We labor for our children and our children's children, but someday, in the remote future or, even sooner, as a result of man's fearful capacity to destroy himself, there will be no more children. That our earth will one day be wholly unfit for the continuation of our enterprise is as certain as any of our predictions can be.
Some day, if our present judgments are at all correct, the works of man will be as though they had never been. An earth as cold and lifeless as the moon will revolve around a dying sun.
What difference will it then make whether the Hungarians were courageous in the face of cruel invasion and whether hungry men, in concentration camps, shared their poor food with still hungrier and sicker prisoners?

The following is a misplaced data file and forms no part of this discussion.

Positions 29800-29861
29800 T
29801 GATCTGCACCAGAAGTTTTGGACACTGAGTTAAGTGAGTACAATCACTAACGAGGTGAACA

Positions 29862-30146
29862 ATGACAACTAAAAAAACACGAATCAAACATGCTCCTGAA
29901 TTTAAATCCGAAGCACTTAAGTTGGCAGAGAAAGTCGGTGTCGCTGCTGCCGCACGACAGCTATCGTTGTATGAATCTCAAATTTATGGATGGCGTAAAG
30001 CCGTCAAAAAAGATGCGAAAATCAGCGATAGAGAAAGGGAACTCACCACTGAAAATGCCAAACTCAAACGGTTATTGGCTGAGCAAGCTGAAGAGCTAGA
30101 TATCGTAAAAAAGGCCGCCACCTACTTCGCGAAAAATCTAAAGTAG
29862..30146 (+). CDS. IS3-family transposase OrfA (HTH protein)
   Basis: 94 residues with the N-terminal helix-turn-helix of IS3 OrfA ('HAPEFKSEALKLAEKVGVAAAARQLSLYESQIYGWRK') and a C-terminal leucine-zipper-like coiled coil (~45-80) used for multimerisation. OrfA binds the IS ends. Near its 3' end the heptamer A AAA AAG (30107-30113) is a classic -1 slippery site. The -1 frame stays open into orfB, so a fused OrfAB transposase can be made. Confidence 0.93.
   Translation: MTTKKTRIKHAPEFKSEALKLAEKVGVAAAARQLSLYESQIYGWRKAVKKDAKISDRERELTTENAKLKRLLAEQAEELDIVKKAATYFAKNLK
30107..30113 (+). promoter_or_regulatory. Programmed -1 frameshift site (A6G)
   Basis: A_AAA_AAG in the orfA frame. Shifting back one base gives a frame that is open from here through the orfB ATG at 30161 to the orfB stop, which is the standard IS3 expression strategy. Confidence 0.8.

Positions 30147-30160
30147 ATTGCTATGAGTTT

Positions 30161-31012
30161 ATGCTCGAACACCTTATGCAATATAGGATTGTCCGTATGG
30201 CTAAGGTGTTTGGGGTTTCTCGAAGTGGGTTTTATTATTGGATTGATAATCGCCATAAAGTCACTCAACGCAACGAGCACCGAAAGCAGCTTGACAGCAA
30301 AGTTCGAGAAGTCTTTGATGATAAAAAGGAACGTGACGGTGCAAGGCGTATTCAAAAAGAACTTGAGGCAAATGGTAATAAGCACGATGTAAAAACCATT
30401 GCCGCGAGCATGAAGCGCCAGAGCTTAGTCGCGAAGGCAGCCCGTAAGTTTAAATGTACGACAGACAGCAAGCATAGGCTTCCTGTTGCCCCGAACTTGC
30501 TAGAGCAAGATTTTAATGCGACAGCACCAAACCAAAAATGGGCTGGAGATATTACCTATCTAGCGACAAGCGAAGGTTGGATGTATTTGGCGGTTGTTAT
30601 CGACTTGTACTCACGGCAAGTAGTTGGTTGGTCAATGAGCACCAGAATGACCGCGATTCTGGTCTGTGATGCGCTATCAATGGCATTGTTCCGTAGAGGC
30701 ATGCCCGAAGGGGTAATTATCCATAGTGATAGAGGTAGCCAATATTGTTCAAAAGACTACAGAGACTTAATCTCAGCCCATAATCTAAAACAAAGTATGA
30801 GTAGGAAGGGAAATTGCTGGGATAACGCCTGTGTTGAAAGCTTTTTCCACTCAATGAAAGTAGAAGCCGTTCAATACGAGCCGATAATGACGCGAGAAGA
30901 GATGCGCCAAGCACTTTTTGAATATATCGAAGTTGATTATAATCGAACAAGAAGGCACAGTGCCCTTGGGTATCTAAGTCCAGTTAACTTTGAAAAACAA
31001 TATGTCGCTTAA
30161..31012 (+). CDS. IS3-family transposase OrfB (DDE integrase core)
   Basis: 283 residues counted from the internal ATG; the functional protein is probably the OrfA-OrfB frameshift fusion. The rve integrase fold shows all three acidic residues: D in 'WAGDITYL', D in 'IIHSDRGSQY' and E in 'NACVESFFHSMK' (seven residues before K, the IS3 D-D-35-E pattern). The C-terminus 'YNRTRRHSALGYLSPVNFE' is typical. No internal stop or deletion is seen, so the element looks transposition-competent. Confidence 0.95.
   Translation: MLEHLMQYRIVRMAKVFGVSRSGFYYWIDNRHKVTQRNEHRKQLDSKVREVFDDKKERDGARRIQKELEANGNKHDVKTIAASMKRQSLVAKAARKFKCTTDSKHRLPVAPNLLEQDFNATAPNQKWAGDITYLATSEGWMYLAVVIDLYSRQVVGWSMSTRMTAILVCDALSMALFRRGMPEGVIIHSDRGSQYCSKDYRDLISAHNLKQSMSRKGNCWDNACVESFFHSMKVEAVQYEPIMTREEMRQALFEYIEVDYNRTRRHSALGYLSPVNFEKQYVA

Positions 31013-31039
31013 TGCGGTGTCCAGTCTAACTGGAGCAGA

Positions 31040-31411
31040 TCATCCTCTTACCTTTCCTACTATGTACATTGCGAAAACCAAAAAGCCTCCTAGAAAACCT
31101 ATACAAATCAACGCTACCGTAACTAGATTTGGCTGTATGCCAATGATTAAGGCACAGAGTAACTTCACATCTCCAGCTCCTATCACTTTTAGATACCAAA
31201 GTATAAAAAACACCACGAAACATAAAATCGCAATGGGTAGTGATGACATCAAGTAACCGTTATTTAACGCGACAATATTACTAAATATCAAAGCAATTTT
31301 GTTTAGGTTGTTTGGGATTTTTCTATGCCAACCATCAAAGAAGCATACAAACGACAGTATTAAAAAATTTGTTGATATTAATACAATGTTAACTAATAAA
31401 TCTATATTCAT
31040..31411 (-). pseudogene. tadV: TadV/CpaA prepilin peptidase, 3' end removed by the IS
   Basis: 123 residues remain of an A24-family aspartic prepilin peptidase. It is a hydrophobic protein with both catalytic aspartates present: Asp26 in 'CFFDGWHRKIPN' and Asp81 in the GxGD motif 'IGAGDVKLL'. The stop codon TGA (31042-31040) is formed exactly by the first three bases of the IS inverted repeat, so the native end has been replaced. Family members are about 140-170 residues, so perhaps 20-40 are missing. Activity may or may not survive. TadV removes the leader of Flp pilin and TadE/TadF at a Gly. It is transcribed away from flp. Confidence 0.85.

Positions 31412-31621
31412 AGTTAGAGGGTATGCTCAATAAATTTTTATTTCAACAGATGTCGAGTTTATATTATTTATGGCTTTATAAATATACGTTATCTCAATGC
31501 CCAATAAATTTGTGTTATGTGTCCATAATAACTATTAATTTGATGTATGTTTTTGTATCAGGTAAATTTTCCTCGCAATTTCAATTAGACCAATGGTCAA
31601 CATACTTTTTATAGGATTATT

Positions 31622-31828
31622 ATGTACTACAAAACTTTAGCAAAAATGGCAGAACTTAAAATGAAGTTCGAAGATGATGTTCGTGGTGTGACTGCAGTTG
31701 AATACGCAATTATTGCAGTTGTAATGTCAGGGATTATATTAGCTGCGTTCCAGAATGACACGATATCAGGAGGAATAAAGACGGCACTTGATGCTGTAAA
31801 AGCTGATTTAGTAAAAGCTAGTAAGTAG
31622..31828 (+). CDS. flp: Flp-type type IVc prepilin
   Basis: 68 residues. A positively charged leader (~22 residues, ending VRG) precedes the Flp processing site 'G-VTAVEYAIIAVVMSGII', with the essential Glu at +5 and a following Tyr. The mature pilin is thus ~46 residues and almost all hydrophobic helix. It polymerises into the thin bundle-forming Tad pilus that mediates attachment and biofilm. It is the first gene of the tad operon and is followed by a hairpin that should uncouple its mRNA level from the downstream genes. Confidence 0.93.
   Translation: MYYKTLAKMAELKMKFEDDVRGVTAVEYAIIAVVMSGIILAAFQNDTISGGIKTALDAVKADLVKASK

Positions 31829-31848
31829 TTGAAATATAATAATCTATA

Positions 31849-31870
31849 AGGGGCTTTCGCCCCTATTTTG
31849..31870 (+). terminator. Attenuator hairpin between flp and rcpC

What difference will it then make whether we now try to be intellectually honest, to face the negative evidence along with the positive, and whether we strive to make our world a scene of just peace?
Duty and love will be meaningless when there is no one to love and none to remember.
Elton Trueblood, Philosophy of Religion